Hopefully you have read my previous articles on personal safety and will not ever find yourself confronted by a scary attacker. If you haven’t yet, please, for your own sake, do so, so you can stay safe.
This post has vital information to ward off an assailant. I am addressing this article to women in the event of an encounter with a male aggressor. I don’t mean to leave the fellas out, as 10 percent of rapes per year happen to males. So, everyone, be careful out there!
Of course, this is not a pleasant subject, but given that every 98 seconds – basically a minute and a half – someone in America gets sexually assaulted, it’s important. Ladies, here are some statistics that can help you avoid being a victim:
The U.S. Department of Justice reports the most common time that rapists attack women is between 6:00 p.m. to 6:00 a.m. So be careful if you work late or go out after work. And strive to get your shopping done earlier during the day, like on your lunch breaks or weekends. Another time of day it’s said that rapists attack often is between 5:00 – 8:30 a.m. So be careful going to work too! In fact, whenever you are out, especially if you’re in a remote location or a more vulnerable setting, always be on your guard!
Women are more likely to be jumped and abducted from parking lots than any other locale, especially grocery store parking lots. Large indoor garages are the second most dangerous place for women to be alone. The third spot is public restrooms. Sometimes you need to be in these potentially perilous places. Be hyper-alert, listen to your intuition, be smart: use the buddy system, and if something seems suspicious, enlist the help of a security guard.
If you are the last one to leave your place of business and close it up, you could be targeted. A woman should not accept this duty if there’s a man who could do it instead. Of course, in some retail professions, it may be unavoidable. Be ultra-aware if you are in this position.
Rapists behind bars were interviewed and many similarities were found as to who they approach and how. Here’s what to watch out for:
Long-haired females are far more likely than their short-haired counterparts to grab their attention. It’s not just about a feminine appearance; it’s about the vulnerable aspect of the hair itself: Hair can be grabbed, especially in a ponytail or braid. Tuck in your hair if you’re in a high-risk situation.
Women who are dressed for easy-access make easier targets. Unfortunately, this includes skirts and dresses with no hose. Yes, that seems so unfair – we should be able to be as feminine as we want to be, especially on a hot summer day – but dress wisely. Clothing that’s easy to rip open is also something would-be creeps will notice.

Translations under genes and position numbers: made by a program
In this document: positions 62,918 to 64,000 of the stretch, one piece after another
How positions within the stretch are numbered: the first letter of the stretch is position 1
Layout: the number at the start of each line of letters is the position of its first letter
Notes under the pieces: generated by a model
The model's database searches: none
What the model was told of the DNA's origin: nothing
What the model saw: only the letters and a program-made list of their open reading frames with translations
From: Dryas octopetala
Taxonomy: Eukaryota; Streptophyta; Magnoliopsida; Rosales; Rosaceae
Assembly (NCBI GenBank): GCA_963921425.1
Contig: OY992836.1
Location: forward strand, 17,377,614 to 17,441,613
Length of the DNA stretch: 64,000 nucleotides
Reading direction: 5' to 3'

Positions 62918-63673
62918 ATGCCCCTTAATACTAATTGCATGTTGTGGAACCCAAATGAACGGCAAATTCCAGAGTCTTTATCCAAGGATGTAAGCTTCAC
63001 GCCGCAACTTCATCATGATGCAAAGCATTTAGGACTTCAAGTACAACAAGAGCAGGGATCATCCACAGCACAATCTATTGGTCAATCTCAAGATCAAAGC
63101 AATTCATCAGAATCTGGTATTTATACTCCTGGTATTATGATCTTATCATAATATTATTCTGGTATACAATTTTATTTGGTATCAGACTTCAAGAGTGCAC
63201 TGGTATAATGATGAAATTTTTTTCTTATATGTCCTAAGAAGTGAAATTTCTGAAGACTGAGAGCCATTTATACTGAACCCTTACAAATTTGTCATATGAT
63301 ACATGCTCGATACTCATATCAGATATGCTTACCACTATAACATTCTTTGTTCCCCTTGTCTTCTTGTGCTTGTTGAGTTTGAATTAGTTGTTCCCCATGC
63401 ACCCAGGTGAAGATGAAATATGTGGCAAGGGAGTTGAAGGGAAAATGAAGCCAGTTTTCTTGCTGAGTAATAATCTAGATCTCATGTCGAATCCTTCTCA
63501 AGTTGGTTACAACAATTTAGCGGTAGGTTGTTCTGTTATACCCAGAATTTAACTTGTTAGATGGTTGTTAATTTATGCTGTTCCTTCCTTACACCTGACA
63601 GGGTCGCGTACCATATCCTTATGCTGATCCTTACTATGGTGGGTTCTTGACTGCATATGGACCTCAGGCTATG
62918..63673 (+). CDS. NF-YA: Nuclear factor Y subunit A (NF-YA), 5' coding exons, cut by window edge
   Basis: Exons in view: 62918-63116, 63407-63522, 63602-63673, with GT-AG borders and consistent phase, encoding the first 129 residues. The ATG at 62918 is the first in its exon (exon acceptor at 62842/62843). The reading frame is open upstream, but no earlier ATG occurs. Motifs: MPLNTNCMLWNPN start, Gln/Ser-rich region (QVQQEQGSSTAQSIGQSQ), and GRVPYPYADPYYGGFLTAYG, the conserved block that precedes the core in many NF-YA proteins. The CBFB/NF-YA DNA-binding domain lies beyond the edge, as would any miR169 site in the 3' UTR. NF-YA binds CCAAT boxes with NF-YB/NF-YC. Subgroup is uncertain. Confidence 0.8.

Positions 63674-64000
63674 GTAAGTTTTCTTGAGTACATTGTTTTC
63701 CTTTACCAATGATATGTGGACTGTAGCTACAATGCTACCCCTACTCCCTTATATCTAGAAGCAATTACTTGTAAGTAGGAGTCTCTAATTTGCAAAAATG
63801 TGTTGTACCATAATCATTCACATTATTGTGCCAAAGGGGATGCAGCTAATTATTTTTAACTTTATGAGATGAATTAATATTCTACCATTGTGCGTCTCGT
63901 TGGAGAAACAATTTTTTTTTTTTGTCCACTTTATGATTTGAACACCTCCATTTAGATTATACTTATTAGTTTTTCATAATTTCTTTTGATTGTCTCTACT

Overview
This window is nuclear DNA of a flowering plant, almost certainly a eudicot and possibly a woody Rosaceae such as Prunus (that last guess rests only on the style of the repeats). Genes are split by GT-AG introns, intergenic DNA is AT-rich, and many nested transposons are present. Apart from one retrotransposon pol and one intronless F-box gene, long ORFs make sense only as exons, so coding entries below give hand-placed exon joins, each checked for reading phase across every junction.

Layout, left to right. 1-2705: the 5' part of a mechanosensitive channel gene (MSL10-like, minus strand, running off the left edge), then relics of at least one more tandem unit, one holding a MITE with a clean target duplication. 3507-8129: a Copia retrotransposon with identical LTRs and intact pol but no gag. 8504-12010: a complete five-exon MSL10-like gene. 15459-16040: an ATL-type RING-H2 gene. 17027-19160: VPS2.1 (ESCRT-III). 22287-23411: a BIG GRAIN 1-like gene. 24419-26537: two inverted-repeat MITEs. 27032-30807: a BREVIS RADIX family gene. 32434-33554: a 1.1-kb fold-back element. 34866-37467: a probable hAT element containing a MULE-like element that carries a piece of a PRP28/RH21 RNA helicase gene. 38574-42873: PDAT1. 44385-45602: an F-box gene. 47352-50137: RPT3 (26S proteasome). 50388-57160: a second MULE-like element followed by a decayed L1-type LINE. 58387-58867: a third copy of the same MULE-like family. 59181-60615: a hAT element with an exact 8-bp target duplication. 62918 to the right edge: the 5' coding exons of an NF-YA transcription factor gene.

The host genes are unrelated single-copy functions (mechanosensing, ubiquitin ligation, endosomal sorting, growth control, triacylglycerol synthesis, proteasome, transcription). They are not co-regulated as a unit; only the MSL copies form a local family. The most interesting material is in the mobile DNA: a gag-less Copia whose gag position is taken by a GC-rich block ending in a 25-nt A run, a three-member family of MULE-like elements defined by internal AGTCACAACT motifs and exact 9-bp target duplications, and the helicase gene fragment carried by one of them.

Women who are otherwise preoccupied, like on the phone, digging through a purse or otherwise engaged in something distracting are all-too-easy to catch off guard and overpower.
When you walk, walk tall and with an aura of confidence: Mind your posture, hold your head up, swing your arms purposefully. Use eye contact to someone who is menacing; make it the evil eye.
Here’s something my father, Ralph E. Clarke, Jr., author of “Be Safe, Girl,” recommended: If you suspect someone is following you or even if they get way too close, be bold. Muster up your courage to face them dead-on and speak — not in a soft, small voice, but with a loud, clear tone. In fact, be mad; use a manly voice. Look directly at this person, ask a question (like the time) or blurt out a comment about the weather – that’s a trick that could confound and throw a would-be rapist off kilter. He knows you’ve seen his face and could identify him in a line-up. This also humanizes you; you’re not just prey anymore, you’re a fellow human being. This tactic could cause him to go hunt down someone more susceptible and/or even deter him from attacking anyone.
Have your cell phone handy and always know your location; the very second you sense you may be in danger, immediately call 9-1-1 and loudly give the police your exact location! Even after an undesirable person saunters off, call 9-1-1 immediately and get to a safe place.